Hatred in Children: What You Should Know
Even if they don't know exactly what it means, children can develop their own understanding of what hatred is. Parents need to be able to help them with this so that they're able to better manage their emotions.
Hatred in children isn’t exactly a joyous thing to talk about. Many mothers simply can’t believe it when their child says, “I hate you.” But then you might also ask yourself, “Do children really feel hatred?”
When they get angry, children don’t really measure their emotions. This honesty and sincerity are typical of children, and when strong emotions are involved they tend to go to extremes.
It’s quite likely that at some point the phrase “I hate you” will come out. But surely your child doesn’t really know what he or she is saying.
It’s a very strong thing to say, and we don’t say it every single time we feel frustrated, angry, or reject something or someone. But sometimes, the only way children have to express what they feel is with this extreme and confusing sentence.
What is hatred?
Defining hatred isn’t easy. If we look at the dictionary, it can be said to be an intense aversion towards something or someone.
Defending yourself is natural. When humans feel under threat, they try to protect themselves using different mechanisms. Our basic needs cause us to release our most primitive instincts, no matter how old we are.
The fact that your children are trying to defend themselves in some way doesn’t mean that they really feel hatred towards you.
Can children learn to hate?
In a way, yes. Children can experience this feeling at different stages of their lives.
In the early stages of childhood, children develop their intelligence and are able to recognize the things they like and don’t like.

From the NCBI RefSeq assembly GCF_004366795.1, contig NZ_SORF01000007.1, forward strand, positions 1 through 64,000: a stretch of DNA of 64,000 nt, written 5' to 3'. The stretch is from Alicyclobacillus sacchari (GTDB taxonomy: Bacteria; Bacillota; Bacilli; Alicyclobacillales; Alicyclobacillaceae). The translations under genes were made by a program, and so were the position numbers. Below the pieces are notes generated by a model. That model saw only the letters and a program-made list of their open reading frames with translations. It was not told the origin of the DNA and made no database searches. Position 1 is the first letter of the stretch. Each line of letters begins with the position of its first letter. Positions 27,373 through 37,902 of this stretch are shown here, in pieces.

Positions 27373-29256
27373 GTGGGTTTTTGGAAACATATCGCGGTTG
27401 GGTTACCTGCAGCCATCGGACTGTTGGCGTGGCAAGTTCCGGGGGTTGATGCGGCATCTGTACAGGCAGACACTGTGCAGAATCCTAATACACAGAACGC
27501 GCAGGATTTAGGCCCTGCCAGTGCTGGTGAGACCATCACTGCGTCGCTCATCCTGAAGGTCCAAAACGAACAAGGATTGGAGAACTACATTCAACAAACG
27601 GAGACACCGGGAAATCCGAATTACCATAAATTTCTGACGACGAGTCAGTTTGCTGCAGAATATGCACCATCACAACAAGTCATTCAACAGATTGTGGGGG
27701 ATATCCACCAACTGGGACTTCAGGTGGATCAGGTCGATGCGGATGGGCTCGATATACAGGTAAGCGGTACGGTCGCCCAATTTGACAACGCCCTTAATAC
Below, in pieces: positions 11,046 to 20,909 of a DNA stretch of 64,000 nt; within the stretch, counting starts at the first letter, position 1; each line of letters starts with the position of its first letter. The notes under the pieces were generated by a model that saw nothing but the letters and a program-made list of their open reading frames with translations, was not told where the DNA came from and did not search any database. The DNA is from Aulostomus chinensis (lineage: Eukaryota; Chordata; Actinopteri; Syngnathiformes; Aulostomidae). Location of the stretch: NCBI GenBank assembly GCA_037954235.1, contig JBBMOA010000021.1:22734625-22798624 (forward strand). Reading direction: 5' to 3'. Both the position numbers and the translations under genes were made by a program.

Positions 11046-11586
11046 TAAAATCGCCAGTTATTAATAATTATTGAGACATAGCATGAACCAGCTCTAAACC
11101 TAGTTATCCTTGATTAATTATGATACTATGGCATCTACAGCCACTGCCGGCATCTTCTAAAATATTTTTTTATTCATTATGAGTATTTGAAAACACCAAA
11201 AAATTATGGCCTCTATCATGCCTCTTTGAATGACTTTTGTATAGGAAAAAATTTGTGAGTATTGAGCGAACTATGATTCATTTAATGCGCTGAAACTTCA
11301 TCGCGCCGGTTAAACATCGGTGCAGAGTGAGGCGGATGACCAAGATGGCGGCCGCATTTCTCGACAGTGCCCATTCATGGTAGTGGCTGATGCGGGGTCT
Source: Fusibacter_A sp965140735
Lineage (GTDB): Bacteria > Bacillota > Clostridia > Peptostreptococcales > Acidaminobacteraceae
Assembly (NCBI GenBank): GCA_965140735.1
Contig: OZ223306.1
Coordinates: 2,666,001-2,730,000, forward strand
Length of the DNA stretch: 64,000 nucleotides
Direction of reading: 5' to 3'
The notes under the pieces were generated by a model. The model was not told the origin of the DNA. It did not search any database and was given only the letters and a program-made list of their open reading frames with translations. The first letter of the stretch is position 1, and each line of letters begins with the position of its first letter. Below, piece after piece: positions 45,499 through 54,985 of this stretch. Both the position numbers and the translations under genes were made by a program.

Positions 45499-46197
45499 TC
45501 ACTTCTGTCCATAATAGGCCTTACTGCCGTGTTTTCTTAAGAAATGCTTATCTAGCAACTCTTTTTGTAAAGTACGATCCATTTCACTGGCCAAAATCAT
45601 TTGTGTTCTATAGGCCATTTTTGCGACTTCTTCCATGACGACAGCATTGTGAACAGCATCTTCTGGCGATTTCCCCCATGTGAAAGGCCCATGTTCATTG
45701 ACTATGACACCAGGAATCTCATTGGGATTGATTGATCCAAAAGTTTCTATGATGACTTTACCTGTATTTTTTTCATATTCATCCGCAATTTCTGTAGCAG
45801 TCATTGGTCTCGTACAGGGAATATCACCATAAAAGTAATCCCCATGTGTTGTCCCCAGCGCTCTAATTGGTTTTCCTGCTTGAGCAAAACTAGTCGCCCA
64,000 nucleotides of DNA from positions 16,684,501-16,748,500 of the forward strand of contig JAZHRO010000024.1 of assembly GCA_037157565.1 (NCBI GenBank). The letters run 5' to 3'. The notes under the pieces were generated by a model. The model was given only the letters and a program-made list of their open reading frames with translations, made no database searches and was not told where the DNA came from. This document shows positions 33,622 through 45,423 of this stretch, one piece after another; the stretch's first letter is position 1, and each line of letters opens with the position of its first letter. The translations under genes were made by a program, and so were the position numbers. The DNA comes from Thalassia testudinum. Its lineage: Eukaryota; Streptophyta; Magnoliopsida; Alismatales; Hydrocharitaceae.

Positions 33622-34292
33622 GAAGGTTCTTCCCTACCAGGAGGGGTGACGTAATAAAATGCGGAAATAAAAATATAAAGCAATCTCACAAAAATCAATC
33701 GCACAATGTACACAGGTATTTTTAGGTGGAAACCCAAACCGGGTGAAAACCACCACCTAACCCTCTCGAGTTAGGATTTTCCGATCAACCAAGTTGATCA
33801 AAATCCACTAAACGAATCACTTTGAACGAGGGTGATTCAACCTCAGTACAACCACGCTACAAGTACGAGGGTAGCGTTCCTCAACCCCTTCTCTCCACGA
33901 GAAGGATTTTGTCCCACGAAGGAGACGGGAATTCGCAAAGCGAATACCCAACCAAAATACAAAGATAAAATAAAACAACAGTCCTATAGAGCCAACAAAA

A whole range of emotions soon develops, leading them to show their dislike towards something and someone. This usually happens towards food or some activity.
These days, the media and social networks can be a source of violence, rejection, and aggression that all children can access and be influenced by.
Society, as it’s currently presented, is perfectly placed to cultivate feelings of hatred in children, which can lead to them becoming violent and destructive adults in the future.
Can hatred in children be avoided?
The world is full of violence and hate, and unfortunately, children see it, whether they be school shootings, terrorist attacks, or racism.
As a result, it’s difficult to try and hide these things from children. It’s therefore really important that parents take action to try and help their children understand these kinds of emotions.
Pay attention to your mood swings
Parents need to be attentive to changes that children experience in any situation. If they get upset, then they need to feel support from their parents.
Parents need to take care of their children psychologically and emotionally and teach them to understand themselves better, channel their emotions correctly, and keep a positive attitude.
Explain why things are the way they are
Depending on their age, children should be explained the facts. This way they’ll better understand things. Don’t lie, but be careful when explaining things and the reasons behind them.
If children don’t understand why things happen, this could cause them to feel an aversion towards something based on an incorrect understanding of the way things are.
They may even fill in the gaps with their own imagination. They might think that someone is behaving inappropriately when in fact they are not.
Hatred in children can stop them from developing properly in society and cause further problems. It can lead to suffering, difficulties, and often loneliness.
Parents should learn how to identify what is bothering their children. Find out what is leading them to feel “hatred” and discuss it with them firmly but with empathy.
Once you’ve established what is bothering them, you can take steps to try and channel their emotions in a more positive way.
Hatred in children shouldn’t be dismissed or ignored. It needs attention so that your children can rise above it and make room for more beneficial and positive feelings. It’ll be better for them and everyone around them.
Show them love
If there is one thing that combats hatred, it’s love. A well-loved child will be less likely to hate. With a little understanding, quality time, and parents’ love, the child can grow and learn about respect and tolerance.
Values taught in the home, such as solidarity, will make your children joyful and kind, and turn them into good, well-rounded adults.